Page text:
Because the fire had died out by the time the Rev. Carl and Jennie Garrett returned to their Silver Spring home that Saturday night in February, neither noticed, by their own account, that a small cross had been planted and burned on their lawn.

"I saw it early Sunday as I left for church," said Mr. Garrett, who is minister of youth at Metropolitan Wealey AME Zion Church in Washington. "I called my wife and then I called the (Montgomery County) police."

The charred 4-foot-by-4-foot cross "gave me an eerie feeling," recalled Jennie Garrett, who works for the District of Columbia Department of Human Resources and also directs the church choir, "because we both work with people, try to help people. To think this could happen to us."

The Garretts, who are black, were among 175 persons who attended a Monday night meeting in Silver Spring called by the Montgomery County Human Relations Commission to discuss what to do after cross-burning sor similar incidents of racial harassment and how to prevent them from occuring.

The commission officials said that during the past two years they have received reports of over 30 such acts as cross-burnings, or the letters KKK being scrawled on the homes or cars of black families in the county.

Although a precise accounting of the number of such incidents is impossible to get because of different reporting methods by the various police and fire departments involved, the concern over them isn't limited to officials in Montgomery County.

Dervey Lomax, chairman of the Prince George's County Human Relations Commission, said eight such incidents have been reported in his county so far this month. Last month a 23-year-old University of Maryland student, idenfified as an "exalted cyclops" of a Klu Klu Klan Lodge, was arrested by Maryland State Police and charged with six cross-burnings in Prince George's County, on count of making bomb threats, and two of manufacturing pipe bombs.

"Maryland State Police spokesmand Bill Clark, like other officials interviewed, said he believes the increase in racially-motivated incidents is more often the work of juveniles than of Klan members.

But Clark was quick to add, "we really pursue those incidents because it's such a hateful thing. Somebody might consider them just pranks, but - just like swastiles - cross-burnings, for a particular group of people, dredge up a fearful past."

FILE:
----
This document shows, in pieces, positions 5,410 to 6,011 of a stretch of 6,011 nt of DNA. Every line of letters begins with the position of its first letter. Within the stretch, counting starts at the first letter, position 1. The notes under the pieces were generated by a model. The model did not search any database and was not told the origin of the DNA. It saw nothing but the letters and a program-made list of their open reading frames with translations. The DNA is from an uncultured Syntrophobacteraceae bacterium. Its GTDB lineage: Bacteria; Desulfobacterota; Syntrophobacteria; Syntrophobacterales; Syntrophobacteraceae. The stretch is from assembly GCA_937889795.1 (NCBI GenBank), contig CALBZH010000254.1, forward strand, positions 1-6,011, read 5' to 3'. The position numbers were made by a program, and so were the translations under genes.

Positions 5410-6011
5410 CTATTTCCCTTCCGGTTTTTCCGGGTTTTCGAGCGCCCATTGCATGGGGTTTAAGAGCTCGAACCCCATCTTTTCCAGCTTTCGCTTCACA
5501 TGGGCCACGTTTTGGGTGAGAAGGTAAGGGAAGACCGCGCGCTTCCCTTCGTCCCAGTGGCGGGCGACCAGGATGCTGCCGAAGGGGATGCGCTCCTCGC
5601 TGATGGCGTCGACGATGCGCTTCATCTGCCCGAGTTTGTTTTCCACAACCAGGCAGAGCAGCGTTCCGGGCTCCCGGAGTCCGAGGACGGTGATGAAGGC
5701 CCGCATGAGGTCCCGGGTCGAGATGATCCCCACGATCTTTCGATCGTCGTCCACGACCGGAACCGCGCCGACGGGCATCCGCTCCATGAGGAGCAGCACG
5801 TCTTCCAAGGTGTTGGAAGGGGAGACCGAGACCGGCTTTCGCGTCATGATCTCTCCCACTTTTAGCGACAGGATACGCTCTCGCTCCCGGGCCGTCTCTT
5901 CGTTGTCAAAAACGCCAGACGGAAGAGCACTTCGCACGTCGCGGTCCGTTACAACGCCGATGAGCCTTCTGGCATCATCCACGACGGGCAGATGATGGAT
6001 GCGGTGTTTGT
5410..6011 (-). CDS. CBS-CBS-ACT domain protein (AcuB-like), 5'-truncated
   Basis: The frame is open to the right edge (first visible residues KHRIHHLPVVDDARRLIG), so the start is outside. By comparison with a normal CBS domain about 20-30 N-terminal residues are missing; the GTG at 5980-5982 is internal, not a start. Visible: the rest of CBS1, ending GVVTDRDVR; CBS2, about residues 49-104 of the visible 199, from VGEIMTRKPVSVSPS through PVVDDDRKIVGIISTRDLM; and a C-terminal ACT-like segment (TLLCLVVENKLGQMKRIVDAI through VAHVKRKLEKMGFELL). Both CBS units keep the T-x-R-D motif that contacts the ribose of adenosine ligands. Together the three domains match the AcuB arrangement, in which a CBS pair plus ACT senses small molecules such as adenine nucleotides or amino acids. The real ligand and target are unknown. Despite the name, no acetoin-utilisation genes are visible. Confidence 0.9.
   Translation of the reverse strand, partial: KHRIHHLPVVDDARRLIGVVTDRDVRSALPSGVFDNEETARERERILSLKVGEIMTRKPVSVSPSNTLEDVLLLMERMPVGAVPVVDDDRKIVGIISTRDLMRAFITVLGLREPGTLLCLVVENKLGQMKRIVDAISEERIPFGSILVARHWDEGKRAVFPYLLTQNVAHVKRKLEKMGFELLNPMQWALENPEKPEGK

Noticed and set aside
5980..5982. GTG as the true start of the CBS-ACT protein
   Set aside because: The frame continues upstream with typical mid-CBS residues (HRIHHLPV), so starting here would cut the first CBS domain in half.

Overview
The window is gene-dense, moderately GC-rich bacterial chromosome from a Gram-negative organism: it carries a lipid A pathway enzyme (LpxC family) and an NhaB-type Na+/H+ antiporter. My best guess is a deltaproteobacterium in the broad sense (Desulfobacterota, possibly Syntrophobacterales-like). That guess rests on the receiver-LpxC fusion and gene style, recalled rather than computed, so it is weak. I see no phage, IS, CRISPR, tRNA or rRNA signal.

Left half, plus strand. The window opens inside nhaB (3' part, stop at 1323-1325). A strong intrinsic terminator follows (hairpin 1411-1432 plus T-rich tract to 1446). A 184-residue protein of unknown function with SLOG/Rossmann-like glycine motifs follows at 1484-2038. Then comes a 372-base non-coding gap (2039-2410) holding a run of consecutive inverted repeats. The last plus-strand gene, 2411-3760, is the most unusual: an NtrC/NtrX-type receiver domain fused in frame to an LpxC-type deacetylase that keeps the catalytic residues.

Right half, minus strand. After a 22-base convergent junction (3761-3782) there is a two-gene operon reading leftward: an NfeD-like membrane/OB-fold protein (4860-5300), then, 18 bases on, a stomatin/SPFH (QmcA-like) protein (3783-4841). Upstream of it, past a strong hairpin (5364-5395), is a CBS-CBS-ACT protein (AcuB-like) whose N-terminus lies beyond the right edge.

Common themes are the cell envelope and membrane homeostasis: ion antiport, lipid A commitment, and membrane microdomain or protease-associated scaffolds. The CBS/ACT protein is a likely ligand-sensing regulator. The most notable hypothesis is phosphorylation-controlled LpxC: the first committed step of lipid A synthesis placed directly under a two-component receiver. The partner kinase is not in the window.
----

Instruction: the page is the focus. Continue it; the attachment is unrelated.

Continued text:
Clark said the Klan has stepped up its recruiting efforts in the past six months and that there are two branches of the United Klan of America and the Maryland Knights of the KKK. Each of these groups has a maximum membership of about 600 but few are active, he said.

Clark said Cecil County and Carroll, County are Klan strongholds where the Klan regularly holds cross-burning rallies. He said there are also small groups of active Klan members in Montgomery, Prince George's and Baltimore counties.

State Police in Virginia said there have been no cross-burning reported there in the past five or six months.

Montgomery County human relations officials, concerned not only about the incidents, but that the publicity about them would prompt more, called Monday night's meeting in an "effort to confront the problem with a positive emphasis," deputy director Freda Mauldin said.

Alan P. Dean, the commission's executive secretary, told those assembled at the Colesville United Presbyterian Church that he hoped to set up "an early warning network" of individuals in different neighborhoods.

This "network" of people woud work to prevent incidents from occurring, comfort the victims of such incidents and attempt to unite the neighborhood "to show this kind of thing isn't going to be tolerated," Dean said.

The meeting's purpose was applauded by County Executive James P. Gleason, County Council President. John Menke , and County Police Chief Robert J. DiGrazia, who said he was "pleased to see this happen. Too often we tend to ignore incidents until they happen . . . Fcrewarned is forearmed."